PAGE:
Updated for 2021. You may want to think twice before taking the old saying cash is king too literally. In the low interest rate environment of the last decade, holding cash will yield a real negative return (after inflation and taxes). Yet there are circumstances where it is advisable to stay liquid. Here are a few ways to tell if you’re holding too much cash and some ways you can put your cash to work for you. Regardless of whether you have too much cash on hand, consider keeping your money in a high-yield savings account. These days, there are very few reasons to keep a significant amount of money in an account paying no interest.

Do I have too much cash? How much should I have in savings?

Whether you have recently experienced a liquidity event from a windfall or have just saved diligently over the years, holding too much cash is one of the top five biggest risks facing investors today. Since every investor will have varying liquidity needs and cash balance comfort levels, perhaps the best way to determine whether you are carrying too much cash is to first estimate a minimum cash balance.

In general, one-income households should have between 6-9 months of essential expenses in savings. Dual income families usually need less, around 3-6 months in emergency funds. If you’re saving for a down payment in a year or two, you’ll need more in cash. Also, if you’re a business owner, you’ll also need more in savings than an employee would.

Take a look at your entire financial situation, or work with a fee-only financial advisor to determine exactly how much savings you should have.

Why keeping too much cash is a bad thing

The biggest risk in keeping too much cash on hand is the opportunity cost. Even in periods of higher interest rates, which we’re not in, the real return on cash after taxes and inflation can be negative. Over the long run, only the equity markets have the potential to earn returns that outpace inflation. That’s often the difference between having enough money to retire, and not.

If you invested $1 in Treasury Bills (proxy for cash) in 1926, by the end of 2019  you would have $22. If you invested a dollar in the S&P 500 in 1926 instead, you’d have $9,237 by the end of 2019. Obviously stocks carry greater risk, but unless you have A LOT of cash or other sources of income, you really need to invest cash to make it work for you.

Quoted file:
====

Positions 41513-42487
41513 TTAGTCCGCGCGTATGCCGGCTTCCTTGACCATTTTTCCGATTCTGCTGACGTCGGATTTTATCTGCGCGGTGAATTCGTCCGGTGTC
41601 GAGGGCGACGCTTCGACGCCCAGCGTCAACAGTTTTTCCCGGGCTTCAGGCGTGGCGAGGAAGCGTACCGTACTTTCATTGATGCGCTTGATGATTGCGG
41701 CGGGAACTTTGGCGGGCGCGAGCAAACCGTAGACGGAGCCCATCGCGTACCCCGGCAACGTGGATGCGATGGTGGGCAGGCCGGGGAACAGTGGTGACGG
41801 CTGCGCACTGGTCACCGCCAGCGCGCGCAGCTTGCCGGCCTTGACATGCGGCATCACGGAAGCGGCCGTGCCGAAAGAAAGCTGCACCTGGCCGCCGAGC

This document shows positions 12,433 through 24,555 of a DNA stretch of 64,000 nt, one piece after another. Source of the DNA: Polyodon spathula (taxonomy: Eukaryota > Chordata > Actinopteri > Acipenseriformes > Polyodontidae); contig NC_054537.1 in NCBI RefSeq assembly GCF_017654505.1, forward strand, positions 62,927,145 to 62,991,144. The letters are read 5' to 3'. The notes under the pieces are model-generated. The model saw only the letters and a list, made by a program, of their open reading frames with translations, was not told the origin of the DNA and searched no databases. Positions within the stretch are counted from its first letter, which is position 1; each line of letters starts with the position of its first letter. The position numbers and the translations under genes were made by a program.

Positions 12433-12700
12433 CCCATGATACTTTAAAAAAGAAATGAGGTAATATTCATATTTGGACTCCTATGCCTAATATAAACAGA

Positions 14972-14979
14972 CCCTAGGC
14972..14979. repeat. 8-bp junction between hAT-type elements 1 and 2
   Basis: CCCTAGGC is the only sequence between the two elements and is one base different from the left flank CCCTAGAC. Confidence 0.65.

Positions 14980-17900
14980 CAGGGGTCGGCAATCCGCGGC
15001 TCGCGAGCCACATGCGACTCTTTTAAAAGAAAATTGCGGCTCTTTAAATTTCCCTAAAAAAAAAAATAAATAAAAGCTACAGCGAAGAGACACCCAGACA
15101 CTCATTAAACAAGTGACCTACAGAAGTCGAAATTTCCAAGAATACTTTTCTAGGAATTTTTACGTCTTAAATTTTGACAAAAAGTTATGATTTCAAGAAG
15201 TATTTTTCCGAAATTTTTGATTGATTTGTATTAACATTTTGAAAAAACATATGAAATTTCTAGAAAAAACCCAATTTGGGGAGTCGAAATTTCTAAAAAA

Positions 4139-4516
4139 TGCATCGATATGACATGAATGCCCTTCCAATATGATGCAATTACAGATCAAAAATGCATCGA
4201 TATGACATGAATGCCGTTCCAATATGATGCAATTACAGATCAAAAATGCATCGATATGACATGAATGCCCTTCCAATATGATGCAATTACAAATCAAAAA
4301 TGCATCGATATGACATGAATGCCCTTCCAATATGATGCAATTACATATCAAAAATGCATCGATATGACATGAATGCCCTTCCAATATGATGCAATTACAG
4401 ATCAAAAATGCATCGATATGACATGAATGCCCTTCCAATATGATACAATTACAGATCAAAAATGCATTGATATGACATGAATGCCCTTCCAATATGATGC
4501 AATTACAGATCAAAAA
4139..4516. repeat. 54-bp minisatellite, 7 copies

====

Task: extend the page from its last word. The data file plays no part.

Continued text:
Growth of Cash vs Stock and Bonds

Cash returns vs the stock market

Source: Dimensional Fund Advisors. In US dollars. US Small Cap Index is the CRSP 6–10 Index; US Large Cap Index is the S&P 500 Index; Long-Term Government Bonds Index is 20-year US government bonds; Treasury Bills are One-Month US Treasury bills; 1-Month Treasury Bills Index is the IA SBBI US 30 Day TBill TR USD. Treasury Index data sourced from Ibbotson Associates, via Morningstar. Direct Inflation is the Consumer Price Index. CRSP data provided by the Center for Research in Security Prices, S&P data © 2020 S&P Dow Jones Indices LLC, a division of S&P Global. All rights reserved. Bonds, T-bills, and inflation data provided by Morningstar. Past performance is no guarantee of future results. Indices are not available for direct investment. Their performance does not reflect the expenses associated with the management of an actual portfolio.

If you don’t have emergency savings, you’re probably not keeping too much cash

Emergency funds should be kept in cash and fully liquid. Investing an emergency fund in the stock market carries a risk of loss due to market downturns. Certificates of deposit (CDs) are generally not a good way to keep emergency cash either, as the funds cannot be accessed until the maturity date.

In general, unmarried investors should have roughly six months of non-discretionary living expenses in cash emergency reserves. Non-discretionary living expenses include food, housing, insurance, and so on, essentially the minimum monthly amount you would need to survive and get back on your feet. Married investors in a dual-income household should have at least three months of non-discretionary living expenses in cash.

Households with children should have more saved up, particularly if there is only one working spouse or one parent with access to benefits like health insurance. Always adjust these basic guidelines to fit your situation as many factors will impact your required reserves.

You may not have too much cash if you’re still saving for upcoming major purchases

A separate consideration from emergency reserves is whether you have a major purchase, such as a down payment on a home, on the horizon. Generally, if you are saving to reach a goal within the next five years, consider keeping your reserves in cash. While the stock market can be expected to go up and down over the long run, investors have a much longer time horizon to recover from a downturn. Short term goals will have a much greater sensitivity to the market.

What to do if you have too much money in savings

If you have emergency funds and aren’t saving for any short-term goals, you’re probably holding too much cash. This is a good problem to have!

You will have several options to use your extra savings including refinancing your mortgage, saving for retirement, investing with a brokerage account, and paying off other debts.

5 ways to use extra savings

  1. Invest excess cash using a brokerage account
  2. Increase contributions to a 401(k), 403(b), or IRA
  3. Consider using the funds to pay the tax on a Roth IRA conversion
  4. Refinance your mortgage
  5. Pay off student loans or bad debt

Read more about ways to use extra savings.

If you are holding too much cash, consider working with a wealth management professional to develop an investment management strategy consistent with your goals.

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